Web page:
SPRINGFIELD -- Lawmakers would have to approve all sales of expensive state property, including the Thomson prison in northwestern Illinois, under legislation pending in the House.
The proposal would require the state to receive approval from the General Assembly before selling unused, state-owned property valued at $1 million or more.
Property must also be unused for six years or three years plus three foreseeable years.
The Thomson prison, which is worth more than $100 million, would fall under these categories.
State. Rep. Mike Tyron, R-Crystal Lake, who introduced the measure, said the sale of high-priced surplus property should be debated in an “open and transparent” manner.
“I think the people of Illinois are thirsty for transparency,” Tyron said Thursday.
Currently, the governor has the authority to sell surplus property without the consent of the legislature, according to an opinion released by Attorney General Lisa Madigan in December. The opinion was requested by House Minority Leader Tom Cross, who contended Gov. Pat Quinn couldn’t sell the mostly unused maximum-security lockup in Carroll County.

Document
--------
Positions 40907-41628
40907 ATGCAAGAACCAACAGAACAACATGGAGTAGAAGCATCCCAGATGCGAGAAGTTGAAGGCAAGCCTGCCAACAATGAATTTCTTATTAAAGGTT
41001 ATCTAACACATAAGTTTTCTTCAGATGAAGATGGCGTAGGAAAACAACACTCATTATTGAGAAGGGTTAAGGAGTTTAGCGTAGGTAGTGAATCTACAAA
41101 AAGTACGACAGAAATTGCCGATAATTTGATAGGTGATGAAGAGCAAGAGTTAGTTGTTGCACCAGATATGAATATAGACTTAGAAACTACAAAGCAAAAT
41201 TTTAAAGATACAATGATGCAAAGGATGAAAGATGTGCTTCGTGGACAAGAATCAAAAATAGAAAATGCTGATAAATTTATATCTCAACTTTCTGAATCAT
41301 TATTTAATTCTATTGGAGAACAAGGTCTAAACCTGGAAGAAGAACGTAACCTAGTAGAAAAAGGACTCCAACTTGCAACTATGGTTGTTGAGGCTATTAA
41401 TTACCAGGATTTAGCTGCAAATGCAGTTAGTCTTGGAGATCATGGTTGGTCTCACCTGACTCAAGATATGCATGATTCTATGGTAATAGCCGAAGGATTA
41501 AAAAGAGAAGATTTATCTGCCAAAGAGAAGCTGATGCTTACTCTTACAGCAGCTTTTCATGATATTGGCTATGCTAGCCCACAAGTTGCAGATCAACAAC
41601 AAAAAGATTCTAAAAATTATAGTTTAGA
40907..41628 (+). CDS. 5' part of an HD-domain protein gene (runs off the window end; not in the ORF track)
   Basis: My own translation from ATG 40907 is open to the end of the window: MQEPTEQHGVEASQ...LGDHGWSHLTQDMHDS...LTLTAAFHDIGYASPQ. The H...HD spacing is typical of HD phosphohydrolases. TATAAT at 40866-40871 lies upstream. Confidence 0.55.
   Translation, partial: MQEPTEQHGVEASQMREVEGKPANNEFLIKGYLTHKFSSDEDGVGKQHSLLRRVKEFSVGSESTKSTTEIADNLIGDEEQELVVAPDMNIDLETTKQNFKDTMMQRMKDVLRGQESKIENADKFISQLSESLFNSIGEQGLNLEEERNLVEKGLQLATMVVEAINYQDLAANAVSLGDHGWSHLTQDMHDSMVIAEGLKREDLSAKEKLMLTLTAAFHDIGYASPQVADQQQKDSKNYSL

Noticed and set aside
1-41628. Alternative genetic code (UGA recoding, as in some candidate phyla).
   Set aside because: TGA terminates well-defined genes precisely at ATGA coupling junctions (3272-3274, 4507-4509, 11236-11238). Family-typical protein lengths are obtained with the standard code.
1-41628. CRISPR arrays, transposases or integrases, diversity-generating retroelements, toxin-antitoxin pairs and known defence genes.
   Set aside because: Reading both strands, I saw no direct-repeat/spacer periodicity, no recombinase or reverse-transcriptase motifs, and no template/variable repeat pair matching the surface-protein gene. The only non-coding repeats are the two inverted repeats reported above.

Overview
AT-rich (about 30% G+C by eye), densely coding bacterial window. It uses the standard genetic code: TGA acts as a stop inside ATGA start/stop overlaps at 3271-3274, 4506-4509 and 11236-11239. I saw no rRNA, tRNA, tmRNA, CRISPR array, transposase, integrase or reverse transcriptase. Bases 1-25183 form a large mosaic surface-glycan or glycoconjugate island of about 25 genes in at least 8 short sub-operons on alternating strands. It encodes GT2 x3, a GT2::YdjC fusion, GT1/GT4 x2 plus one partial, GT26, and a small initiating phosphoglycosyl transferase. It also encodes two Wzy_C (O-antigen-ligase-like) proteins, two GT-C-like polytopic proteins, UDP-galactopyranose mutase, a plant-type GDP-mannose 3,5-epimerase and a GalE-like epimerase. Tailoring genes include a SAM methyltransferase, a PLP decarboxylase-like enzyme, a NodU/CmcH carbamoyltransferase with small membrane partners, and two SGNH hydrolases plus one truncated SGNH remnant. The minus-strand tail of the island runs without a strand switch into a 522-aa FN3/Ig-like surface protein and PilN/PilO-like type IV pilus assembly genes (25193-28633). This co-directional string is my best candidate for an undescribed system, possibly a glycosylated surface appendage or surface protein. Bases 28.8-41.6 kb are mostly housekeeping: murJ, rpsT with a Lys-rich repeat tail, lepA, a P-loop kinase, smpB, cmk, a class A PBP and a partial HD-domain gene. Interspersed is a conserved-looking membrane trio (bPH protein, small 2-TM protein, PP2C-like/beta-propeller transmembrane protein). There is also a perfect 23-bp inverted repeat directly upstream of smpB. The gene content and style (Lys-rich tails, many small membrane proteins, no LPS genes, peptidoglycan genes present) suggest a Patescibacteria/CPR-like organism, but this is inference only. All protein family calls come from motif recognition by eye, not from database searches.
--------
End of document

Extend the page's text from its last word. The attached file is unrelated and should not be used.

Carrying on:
The facility has received national attention in the last few months after the Obama administration proposed buying it and converting it into a federal prison, which could house terrorist detainees from Guantanamo Bay, Cuba.
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State Rep. Patrick Verschoore, D-Milan, has not reviewed the legislation but said the Thomson sale was “pretty much a done deal,” especially after it was endorsed Wednesday by a bipartisan legislative panel.
The Commission on Government Forecasting and Accountability voted 7-4 in support of the sale of the prison to the federal government. Two Republicans crossed party lines to support the proposal.
The legislation is House Bill 4744.